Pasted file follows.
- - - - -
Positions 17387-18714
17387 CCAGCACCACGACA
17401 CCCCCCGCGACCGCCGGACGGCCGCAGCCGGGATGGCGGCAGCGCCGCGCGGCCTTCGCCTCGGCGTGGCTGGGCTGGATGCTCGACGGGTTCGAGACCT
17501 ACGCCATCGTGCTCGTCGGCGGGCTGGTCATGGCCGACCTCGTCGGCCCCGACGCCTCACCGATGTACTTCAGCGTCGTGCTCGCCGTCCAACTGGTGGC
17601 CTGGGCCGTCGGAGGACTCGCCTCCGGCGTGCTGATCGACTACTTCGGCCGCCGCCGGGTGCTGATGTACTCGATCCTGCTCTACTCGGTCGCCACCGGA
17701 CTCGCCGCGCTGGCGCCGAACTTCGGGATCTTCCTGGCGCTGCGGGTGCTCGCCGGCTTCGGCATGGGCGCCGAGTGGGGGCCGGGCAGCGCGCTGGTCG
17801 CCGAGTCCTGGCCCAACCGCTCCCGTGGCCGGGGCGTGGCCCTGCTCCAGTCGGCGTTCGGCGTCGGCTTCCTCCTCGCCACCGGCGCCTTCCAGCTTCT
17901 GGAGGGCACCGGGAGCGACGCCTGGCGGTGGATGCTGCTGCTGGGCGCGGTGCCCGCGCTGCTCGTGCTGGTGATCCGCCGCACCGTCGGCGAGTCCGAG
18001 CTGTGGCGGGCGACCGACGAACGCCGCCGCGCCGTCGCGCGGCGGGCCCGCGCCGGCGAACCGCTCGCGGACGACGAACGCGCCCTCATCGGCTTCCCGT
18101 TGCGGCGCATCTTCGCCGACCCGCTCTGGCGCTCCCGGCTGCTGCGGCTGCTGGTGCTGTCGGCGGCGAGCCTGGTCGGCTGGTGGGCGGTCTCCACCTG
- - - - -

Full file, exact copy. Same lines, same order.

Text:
Positions 17387-18714
17387 CCAGCACCACGACA
17401 CCCCCCGCGACCGCCGGACGGCCGCAGCCGGGATGGCGGCAGCGCCGCGCGGCCTTCGCCTCGGCGTGGCTGGGCTGGATGCTCGACGGGTTCGAGACCT
17501 ACGCCATCGTGCTCGTCGGCGGGCTGGTCATGGCCGACCTCGTCGGCCCCGACGCCTCACCGATGTACTTCAGCGTCGTGCTCGCCGTCCAACTGGTGGC
17601 CTGGGCCGTCGGAGGACTCGCCTCCGGCGTGCTGATCGACTACTTCGGCCGCCGCCGGGTGCTGATGTACTCGATCCTGCTCTACTCGGTCGCCACCGGA
17701 CTCGCCGCGCTGGCGCCGAACTTCGGGATCTTCCTGGCGCTGCGGGTGCTCGCCGGCTTCGGCATGGGCGCCGAGTGGGGGCCGGGCAGCGCGCTGGTCG
17801 CCGAGTCCTGGCCCAACCGCTCCCGTGGCCGGGGCGTGGCCCTGCTCCAGTCGGCGTTCGGCGTCGGCTTCCTCCTCGCCACCGGCGCCTTCCAGCTTCT
17901 GGAGGGCACCGGGAGCGACGCCTGGCGGTGGATGCTGCTGCTGGGCGCGGTGCCCGCGCTGCTCGTGCTGGTGATCCGCCGCACCGTCGGCGAGTCCGAG
18001 CTGTGGCGGGCGACCGACGAACGCCGCCGCGCCGTCGCGCGGCGGGCCCGCGCCGGCGAACCGCTCGCGGACGACGAACGCGCCCTCATCGGCTTCCCGT
18101 TGCGGCGCATCTTCGCCGACCCGCTCTGGCGCTCCCGGCTGCTGCGGCTGCTGGTGCTGTCGGCGGCGAGCCTGGTCGGCTGGTGGGCGGTCTCCACCTG